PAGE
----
Realizing he would need more time than the two minutes I was about to grant him, and not about to go down easily, Robert quickly asked for a couple days to submit a brief on this new wrinkle. I knew from experience that if I gave Robert too much time, then he would send me a brief that would make War and Peace look like a travel brochure. I did not particularly want anything more to read, but I was a bit curious myself. This issue appeared very clear when I read the statute, and I could not believe the higher court had misstated such an easy point of law. Our court meets on Monday afternoons, so I decided to give them a little time.

Both of you have until Friday at noon, I said. But please try to be concise, I reiterated. I looked directly at Robert when I said the word “concise,” and I asked him specifically if he understood.

“Yes, Your Honor. Concise. Absolutely,” Robert said while nodding his head quickly. “I understand.” With that final thought, I adjourned court for the afternoon.

Thursday morning, I received a small package in the mail containing the Defendant’s brief. Just as I figured, the attorney just took his earlier brief to the Court of Appeals and changed the names of the parties and the facts to fit our current case. He only had to add the citation of the new Court of Appeals case and highlight the section of its opinion that favored his argument.

The following day, I was reading the Defendant’s brief shortly before lunch when Robert walked through my office door holding a massive stack of paper at least 4 inches thick and held together by a thick rubber band. I took one look at the missive in his right hand, and started shaking my head.

“Robert, your brief doesn’t look so brief. Remember concise?”

A wry smile spread across Robert’s face.

“I apologize, Your Honor, but I hope you will indulge me. I think once you get in my brief, you will see that I was very concise.”

“We shall see,” I said as I took the tome from his hand and put it on the corner of my desk. Robert disappeared with his usual dramatic flourish and left me alone with our legal issue.

Figuring I would need some energy, I grabbed a bottled water from my office refrigerator, loosened my tie and then reached over and grabbed Robert’s brief. Fearing what lay ahead of me, I took a deep breath and removed the rubber band. Ok, Robert— What do we have?

As expected, the first page of Robert’s brief contained the name of the case and a short recitation of our facts through the prosecutor’s lens. Towards the end of the first page, Robert stated the issue before the Court-. whether aa person charged with a second offense DUI was eligible for a non-adjudication. He cited the case cited by the Defendant, and quoted its language. I flipped the page expecting to see a long legal argument, but instead, I only saw one word. For his argument, Robert centered a single word, in 55 point bold type, on the page.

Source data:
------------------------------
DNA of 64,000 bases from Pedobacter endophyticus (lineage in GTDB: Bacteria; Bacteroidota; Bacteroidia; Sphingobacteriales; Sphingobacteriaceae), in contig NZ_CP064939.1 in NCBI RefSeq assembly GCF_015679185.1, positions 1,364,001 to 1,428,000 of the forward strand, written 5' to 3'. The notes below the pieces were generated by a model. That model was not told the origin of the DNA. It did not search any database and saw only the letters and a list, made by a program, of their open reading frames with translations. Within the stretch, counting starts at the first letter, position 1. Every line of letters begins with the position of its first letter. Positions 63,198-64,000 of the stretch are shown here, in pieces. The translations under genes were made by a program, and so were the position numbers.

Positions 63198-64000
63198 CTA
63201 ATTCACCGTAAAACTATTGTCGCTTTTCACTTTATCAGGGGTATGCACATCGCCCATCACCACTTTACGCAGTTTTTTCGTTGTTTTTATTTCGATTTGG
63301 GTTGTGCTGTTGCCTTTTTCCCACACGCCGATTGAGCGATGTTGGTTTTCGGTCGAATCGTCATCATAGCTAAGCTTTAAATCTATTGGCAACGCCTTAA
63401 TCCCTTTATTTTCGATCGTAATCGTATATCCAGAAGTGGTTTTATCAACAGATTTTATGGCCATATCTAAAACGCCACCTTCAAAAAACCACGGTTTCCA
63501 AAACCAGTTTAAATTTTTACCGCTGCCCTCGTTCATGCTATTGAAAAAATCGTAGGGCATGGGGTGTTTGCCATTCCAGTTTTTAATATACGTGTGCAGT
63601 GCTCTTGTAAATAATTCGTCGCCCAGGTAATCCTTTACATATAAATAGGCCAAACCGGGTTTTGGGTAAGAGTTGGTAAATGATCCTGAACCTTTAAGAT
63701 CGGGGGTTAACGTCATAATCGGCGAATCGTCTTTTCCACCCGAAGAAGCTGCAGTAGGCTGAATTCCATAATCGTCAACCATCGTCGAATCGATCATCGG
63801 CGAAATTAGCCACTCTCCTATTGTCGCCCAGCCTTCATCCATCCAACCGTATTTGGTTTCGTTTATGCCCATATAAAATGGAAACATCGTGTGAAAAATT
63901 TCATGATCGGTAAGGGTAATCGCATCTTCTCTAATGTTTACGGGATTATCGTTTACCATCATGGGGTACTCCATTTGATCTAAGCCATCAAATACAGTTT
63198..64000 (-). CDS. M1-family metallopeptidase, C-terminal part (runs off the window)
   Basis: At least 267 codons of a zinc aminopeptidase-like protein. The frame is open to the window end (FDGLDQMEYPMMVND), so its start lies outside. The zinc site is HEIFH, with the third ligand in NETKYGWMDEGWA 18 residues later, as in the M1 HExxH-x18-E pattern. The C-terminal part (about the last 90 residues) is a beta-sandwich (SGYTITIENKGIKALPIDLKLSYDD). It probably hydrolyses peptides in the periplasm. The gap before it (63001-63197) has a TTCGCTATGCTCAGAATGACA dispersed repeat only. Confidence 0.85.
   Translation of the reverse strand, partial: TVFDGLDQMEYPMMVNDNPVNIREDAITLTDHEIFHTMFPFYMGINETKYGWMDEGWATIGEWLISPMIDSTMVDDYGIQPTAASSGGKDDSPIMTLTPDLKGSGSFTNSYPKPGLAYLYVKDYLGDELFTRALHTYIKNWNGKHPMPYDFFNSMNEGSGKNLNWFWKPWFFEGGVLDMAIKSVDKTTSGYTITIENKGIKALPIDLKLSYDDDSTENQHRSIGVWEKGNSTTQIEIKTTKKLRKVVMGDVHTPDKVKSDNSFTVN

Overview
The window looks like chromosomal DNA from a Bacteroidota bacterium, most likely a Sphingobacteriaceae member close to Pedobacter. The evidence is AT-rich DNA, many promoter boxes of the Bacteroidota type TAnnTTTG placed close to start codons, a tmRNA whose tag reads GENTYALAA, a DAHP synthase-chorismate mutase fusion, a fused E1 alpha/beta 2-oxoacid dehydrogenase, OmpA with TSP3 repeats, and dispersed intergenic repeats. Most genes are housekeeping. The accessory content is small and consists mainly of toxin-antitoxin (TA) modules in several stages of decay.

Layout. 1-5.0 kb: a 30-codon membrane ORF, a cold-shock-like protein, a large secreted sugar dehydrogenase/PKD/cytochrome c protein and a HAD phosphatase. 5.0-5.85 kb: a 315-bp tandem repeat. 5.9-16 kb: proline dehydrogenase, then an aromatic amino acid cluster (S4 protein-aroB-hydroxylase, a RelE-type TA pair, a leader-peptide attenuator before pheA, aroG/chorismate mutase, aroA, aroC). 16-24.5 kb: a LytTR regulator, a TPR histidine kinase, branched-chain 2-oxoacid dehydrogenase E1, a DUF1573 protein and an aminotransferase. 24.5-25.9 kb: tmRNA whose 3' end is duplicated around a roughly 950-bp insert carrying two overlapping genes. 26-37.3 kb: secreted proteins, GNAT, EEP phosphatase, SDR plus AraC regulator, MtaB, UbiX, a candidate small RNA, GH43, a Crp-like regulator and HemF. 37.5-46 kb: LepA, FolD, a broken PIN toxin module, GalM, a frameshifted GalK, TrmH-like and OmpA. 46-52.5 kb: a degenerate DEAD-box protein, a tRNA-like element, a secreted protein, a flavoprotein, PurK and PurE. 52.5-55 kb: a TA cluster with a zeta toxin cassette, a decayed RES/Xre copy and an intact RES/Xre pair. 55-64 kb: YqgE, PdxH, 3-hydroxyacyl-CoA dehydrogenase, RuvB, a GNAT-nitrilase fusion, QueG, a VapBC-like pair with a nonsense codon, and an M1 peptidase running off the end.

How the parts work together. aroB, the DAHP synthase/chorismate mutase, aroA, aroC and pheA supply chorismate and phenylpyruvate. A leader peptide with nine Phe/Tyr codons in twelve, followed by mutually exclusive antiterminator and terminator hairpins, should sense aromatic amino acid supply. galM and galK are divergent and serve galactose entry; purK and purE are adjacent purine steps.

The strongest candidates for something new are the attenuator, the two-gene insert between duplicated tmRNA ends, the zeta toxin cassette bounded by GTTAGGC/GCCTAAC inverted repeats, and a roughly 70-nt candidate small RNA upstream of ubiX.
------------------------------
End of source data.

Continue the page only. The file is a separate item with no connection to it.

Then the next page.


And then the next.


So it went for over one hundred pages. Page after page contained this one single word perfectly centered in 55 point bold print– “Dicta!!” Robert used the very last page of the brief to summarize the existing statute, and to explain his position that the new case produced by the defense contained no binding authority on our issue but that Court’s discussion of the statute was merely a non-binding aside. (As if I had not noticed the other one hundred pages?) Just read the statute and use common sense was Robert’s final plea.

I couldn’t help but laugh. Only Robert would even think of sending in a brief like he did. I opened the brief two or three more times that afternoon just to laugh again. After a little bit of my own research including a call to the Assistant Attorney General who argued the new case, I finally decided the Court of Appeals was wrong in its interpretation of the statute. I wrote a short letter to Robert and the defense attorney stating my opinion that the defendant was not eligible for a non-adjudication and I would sentence him under my reading of the statute. I invited the appeal as I was hoping it would go all the way up to the Court of Appeals again. Instead, the defendant took his five day prison sentence and was never heard from again. Ironically, that defense attorney subsequently appeared in our court probably twenty times after my ruling and never argued that case again. The Mississippi Legislature amended the DUI statute a couple years ago and changed a great deal of the language about non-adjudications. Some would say it became clearer; some would say it did not.

Every so often, I would remind Robert of his “dicta brief” whenever he would ask if he could write a brief on a new point of law in our court. He would snicker and nod his head.

“Well, it was dicta, Your Honor!” was his standard response. “I’m just glad I was able to show it to you.”

Yes it was. And yes you did.